She moved on to GDPR, which comes into effect in the EU in May of this year; GDPR covers all personal data of EU residents, since often the combination of data from multiple sources can be used to identify individuals even when a specific identifier (such as name) is not present. As with the 10 privacy principles in Canadian privacy regulations, GDPR has a set of key principles, and uses the concept of Privacy by Design that was co-developed by Ontario’s privacy commissioner. GDPR has specific rules around data retention, specifically not keeping data longer than is required, then securely destroying it. This led to a really interesting discussion of how companies that provide recommendations handle retention of historical data about your interactions with them, such as Netflix or Amazon: will we need to explicitly give them permission to keep information about our past purchases/consumption in order for them to give us better recommendations? GDPR will forever shift data permissions from opt-out to opt-in for Europeans, although that has been creeping up on us for a while.
One of the most talked-about GDPR principles is the right to be forgotten — Google has already received millions of take-down requests under that part of the regulation — although it doesn’t apply to most health care data since that is required to provide proper medical care to an individual. They also have breach reporting regulations similar to Canada’s PIPEDA requirements, and pretty significant penalties if a breach occurs or an organizations can be proven to be non-compliant.
She finished up with a discussion of how privacy regulation changes are likely to impact organizations, and how to operationalize privacy regulations, which depends on the type of data you handled (PI versus PHI), how you interact with it (processing versus controlling), and if you have a privacy management program in place. You’ll need to assess your holdings — what data you collect, how it’s used, who has access, how long it is retained, how it to secured and destroyed — and develop a privacy management team that includes involvement of senior management and every department, not just a data privacy officer (DPO). You’ll need to develop a privacy management program that includes a breach response process, ensure that everyone is trained in privacy management, then audit and adapt it over time. If you’re subject to the GDPR, then you’ll also need processes for expunging data from your systems due to “right to be forgotten” requests in a timely fashion.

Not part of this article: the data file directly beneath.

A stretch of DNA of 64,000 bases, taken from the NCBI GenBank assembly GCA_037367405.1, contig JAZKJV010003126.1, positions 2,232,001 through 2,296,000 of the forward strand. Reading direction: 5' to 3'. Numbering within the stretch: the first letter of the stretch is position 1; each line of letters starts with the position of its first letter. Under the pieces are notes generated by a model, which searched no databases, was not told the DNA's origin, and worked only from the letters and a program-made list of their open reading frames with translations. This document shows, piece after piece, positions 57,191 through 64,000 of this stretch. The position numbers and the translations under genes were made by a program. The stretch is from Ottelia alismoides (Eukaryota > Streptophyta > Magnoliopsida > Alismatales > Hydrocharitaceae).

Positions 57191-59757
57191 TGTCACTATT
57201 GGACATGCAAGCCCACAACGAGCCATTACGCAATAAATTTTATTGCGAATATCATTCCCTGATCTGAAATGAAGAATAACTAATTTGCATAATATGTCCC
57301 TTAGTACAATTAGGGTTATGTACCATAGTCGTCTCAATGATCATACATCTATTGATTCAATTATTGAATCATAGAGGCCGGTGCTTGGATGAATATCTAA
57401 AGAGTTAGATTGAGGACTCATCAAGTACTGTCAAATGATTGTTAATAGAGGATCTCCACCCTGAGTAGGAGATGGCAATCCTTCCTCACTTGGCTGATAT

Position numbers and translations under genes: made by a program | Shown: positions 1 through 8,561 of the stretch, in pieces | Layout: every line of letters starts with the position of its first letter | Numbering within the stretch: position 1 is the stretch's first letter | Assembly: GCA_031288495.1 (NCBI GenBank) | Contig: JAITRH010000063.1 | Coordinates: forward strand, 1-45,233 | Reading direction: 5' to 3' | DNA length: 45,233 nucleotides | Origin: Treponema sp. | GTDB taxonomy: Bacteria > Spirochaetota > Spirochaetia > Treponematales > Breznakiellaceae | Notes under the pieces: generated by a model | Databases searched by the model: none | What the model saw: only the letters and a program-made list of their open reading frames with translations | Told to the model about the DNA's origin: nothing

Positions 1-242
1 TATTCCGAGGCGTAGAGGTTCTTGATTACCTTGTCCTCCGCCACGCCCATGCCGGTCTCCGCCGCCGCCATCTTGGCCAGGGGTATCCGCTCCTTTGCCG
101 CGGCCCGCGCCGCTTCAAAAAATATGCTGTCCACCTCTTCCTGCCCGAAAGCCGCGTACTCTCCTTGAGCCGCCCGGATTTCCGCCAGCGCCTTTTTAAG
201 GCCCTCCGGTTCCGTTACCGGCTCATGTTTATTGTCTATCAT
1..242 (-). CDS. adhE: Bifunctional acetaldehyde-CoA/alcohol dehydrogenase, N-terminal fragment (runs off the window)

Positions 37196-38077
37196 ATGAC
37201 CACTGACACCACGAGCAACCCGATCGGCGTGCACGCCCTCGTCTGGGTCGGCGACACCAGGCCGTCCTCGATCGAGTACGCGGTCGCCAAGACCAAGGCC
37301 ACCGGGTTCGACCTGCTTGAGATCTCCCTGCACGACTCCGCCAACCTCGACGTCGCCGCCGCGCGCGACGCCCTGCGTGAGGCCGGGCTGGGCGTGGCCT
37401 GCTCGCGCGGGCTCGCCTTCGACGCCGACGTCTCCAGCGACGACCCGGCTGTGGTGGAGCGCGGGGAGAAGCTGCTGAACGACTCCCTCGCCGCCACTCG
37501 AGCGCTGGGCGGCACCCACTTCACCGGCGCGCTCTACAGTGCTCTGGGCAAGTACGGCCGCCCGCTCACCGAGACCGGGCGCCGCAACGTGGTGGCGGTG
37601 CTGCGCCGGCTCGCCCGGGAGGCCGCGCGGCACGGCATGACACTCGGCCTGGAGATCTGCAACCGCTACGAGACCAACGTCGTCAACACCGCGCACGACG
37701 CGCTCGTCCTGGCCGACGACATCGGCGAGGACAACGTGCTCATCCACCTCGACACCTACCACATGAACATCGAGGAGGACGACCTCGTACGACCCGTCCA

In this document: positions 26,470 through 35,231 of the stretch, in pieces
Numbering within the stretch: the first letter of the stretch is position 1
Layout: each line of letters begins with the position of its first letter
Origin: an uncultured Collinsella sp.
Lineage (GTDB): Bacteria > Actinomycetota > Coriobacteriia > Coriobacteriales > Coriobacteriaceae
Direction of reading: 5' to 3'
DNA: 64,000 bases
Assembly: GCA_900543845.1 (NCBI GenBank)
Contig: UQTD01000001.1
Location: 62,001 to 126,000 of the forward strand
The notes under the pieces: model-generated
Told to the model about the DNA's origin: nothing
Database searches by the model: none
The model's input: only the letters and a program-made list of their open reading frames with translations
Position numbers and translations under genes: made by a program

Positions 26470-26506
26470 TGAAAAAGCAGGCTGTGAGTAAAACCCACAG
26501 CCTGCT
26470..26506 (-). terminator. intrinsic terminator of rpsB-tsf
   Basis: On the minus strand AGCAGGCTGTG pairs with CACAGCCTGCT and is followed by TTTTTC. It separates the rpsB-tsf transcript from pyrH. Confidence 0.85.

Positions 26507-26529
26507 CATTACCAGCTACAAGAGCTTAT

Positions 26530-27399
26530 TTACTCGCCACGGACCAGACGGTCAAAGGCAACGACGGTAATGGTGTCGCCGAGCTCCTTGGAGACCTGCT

You’ll also need to develop a framework for data protection impact assessments (DPIA, aka privacy impact assessments or PIA) which is a proactive risk assessment for new programs or systems that use personal data: interestingly, the first part of this is often mapping the information flow processes that cover collection, storage and access. Performing DPIA/PIA is part of what Khoury’s company does for organizations, and she had a good checklist of the steps involved, as well as pointing out that they should be a regular part of your privacy management program, not something that’s just done at the end as an audit step.
As always, great content at the AIIM Toronto morning seminars, and I look forward to the next one.